Shu et al. [25] developed a Ce-Fe/TiO2 supported metal honeycomb monolithic catalyst, which exhibited good anti-sulfur performance within 100 h. In addition, sulfation can lead to the enrichment of Ce3+ on the surface of the catalyst and generate a large number of Brønsted acid sites. The mechanism study showed that the NH3-SCR reaction follows the Eley-Rideal (E-R) mechanism in the case of the sulfated catalysts. Ma et al. [26] also concluded that the Cu0.02Fe0.2-Ce0.2Ti0.8Ox catalyst has excellent H2O and SO2 resistance after modifying with appropriate cerium.

2.2. Choosing Suitable Carriers

Numerous studies have shown that a suitable carrier both provide a surface for dispersing active ingredients, and a space for catalytic reactions. In addition, optimizing the interaction between the carrier and active components may improve the SO2 poisoning in SCR reaction.
Yao et al. [27] studied the denitrification performance of CeO2-TiO2 catalysts supported by TiO2 with different crystal structures. It was observed that the catalysts supported on rutile TiO2 had better denitrification performance than those supported on anatase or brookite TiO2, which were ascribed to the rich acid site, Ce3+ ions, adsorbed oxygen species and improved redox capacity. In addition, CeO2-TiO2 catalyst with CeO2 as the carrier has superior SO2 tolerance than only TiO2 carrier. The reasonable reason for this result is loading of TiO2 on the surface of CeO2 can restrain the sulfation of bulk CeO2, thus maintaining the redox ability. NH3-SCR reaction can take place through the synergistic effect of bulk CeO2 and surface sulfates. Liu et al. [28] put forward that the NOx conversion and SO2 resistance was well enhanced when TiO2 supporter adding to ZrO2. Researchers found that the surface area of the supporter would be enormously increased by introducing TiO2, thus the active components (Fe2O3 and SO42−) are highly dispersed on the support of binary metal oxides (TiO2–ZrO2). Compared with single TiO2 or ZrO2, the interaction between Ti and Zr will significantly improve the conversion of Fe3+ to Fe2+ on Ti1Zr4 carrier.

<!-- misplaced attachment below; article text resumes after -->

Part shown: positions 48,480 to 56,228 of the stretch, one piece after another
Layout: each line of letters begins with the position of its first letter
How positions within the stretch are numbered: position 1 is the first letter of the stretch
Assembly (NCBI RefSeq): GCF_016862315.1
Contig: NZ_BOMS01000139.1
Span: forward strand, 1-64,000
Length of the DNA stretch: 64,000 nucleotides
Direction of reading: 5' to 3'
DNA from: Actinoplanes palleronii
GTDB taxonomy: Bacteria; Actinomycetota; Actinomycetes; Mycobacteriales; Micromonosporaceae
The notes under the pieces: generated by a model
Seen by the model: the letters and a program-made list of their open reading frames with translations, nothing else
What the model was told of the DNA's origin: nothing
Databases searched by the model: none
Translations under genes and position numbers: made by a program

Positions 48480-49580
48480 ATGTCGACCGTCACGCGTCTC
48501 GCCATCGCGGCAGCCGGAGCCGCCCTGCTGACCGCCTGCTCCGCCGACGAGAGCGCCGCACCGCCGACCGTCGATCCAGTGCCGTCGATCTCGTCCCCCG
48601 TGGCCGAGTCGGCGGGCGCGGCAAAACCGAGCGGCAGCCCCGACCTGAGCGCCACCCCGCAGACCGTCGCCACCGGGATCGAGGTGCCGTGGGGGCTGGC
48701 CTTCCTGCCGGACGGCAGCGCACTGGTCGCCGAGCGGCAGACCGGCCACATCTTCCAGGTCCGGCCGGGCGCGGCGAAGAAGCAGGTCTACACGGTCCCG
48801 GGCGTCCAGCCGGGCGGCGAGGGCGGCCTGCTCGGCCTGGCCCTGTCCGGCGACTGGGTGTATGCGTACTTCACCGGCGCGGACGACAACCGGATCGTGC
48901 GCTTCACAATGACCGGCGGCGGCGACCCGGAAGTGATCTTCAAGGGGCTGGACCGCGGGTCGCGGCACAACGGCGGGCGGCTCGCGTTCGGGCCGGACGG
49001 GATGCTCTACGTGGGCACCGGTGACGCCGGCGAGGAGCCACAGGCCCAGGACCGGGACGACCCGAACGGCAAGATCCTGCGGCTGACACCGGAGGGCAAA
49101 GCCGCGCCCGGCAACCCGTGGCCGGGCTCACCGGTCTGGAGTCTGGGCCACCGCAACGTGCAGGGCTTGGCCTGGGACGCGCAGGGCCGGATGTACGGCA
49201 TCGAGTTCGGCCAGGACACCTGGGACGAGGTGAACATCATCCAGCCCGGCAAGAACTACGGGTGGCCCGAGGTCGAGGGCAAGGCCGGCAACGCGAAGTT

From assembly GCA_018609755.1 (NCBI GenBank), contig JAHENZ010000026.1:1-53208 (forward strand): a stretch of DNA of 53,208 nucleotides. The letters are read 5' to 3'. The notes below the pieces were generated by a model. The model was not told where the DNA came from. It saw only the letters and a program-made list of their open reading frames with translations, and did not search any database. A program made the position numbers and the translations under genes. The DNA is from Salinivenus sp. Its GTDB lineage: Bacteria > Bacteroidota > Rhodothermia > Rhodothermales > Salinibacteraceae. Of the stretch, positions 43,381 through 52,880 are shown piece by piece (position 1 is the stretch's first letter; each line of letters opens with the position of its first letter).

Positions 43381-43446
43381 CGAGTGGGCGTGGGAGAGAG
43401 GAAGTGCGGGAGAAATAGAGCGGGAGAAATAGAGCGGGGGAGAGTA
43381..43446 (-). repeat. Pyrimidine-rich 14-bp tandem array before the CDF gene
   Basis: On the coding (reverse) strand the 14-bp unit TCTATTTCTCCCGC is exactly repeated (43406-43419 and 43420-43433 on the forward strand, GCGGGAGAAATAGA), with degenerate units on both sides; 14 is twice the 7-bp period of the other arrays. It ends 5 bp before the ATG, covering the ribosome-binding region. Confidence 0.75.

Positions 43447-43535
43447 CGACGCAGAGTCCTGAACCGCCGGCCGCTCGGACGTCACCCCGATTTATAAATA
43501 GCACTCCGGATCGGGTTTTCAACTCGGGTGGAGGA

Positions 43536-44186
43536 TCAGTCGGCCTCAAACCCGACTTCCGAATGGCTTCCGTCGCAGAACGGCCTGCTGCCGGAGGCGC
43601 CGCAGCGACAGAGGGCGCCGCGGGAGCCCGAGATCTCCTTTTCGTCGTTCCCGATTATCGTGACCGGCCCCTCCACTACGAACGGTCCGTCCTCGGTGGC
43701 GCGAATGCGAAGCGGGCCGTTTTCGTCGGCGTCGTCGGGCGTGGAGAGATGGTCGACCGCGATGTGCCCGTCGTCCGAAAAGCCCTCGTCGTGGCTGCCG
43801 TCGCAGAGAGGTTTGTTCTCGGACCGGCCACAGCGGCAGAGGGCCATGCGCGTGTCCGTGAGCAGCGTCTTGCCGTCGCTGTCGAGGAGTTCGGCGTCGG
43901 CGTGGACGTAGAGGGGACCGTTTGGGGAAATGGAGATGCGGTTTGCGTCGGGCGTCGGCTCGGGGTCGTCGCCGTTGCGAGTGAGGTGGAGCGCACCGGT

Li et al. [29] found that the catalyst (MnCeOx/TiO2-Al2O3) adding Al2O3 supporter presents higher SCR performance and SO2 poisoning tolerance than MnCeOx/TiO2 alone. Wang et al. [30] advocated that the sulfur tolerance of the NbOPO4 supported Cu-Ce sample was greatly improved compared to TiO2 and Ti-Nb supported samples. Cu-Ce/Nb-P sample has shown above 80% NO removal efficiency after reaction for 10 h (250°C, 100 ppm SO2). The excellent properties were owing to the increase of acidity and the strong interaction between Cu-Ce oxides and NbOPO4 support, which avoided the surface oxygen species from being sulfurized by SO2. Wu et al. [31] proposed that the introduction of carbon nanotubes will be helpful to the improvement of sulfur resistance of catalysts.

2.3. Regulation of Structure and Morphology

Different synthesis methods of the catalysts will form different structures and morphologies, which will directly affect the inherent characteristics, the specific surface area, pore structure as well as the activity of the catalysts, and so on. The reasonable design of the catalysts with unique structure and morphology is an important method to protect the active substances from SO2 poisoning.
Han et al. [32] compared the influence of the micromorphologies of CeO2 supports on the NH3–SCR reaction. The Fe2O3/CeO2 nanorods achieving higher catalytic activity than the Fe2O3/CeO2 nanopolyhedra and the NO conversion value still maintain 94% during the whole test period whether inlet or cease SO2. Gao et al. [33] fabricated novel Mn–Ni spinel nanosheets and attained 85–90% NOx conversion after introducing 10 vol% H2O + 150 ppm SO2 in the temperature regime between 150 and 300°C. The higher SCR activity was attributed to two reasons: (1) the tetrahedral structure of spinel containing Ni avoids the sulfurization of Mn active sites wrapped in inner octahedron. (2) The morphology of the nanosheets hinders the adhesion of the sulfur ammonia component, thereby alleviating the deposition/inhibition effects.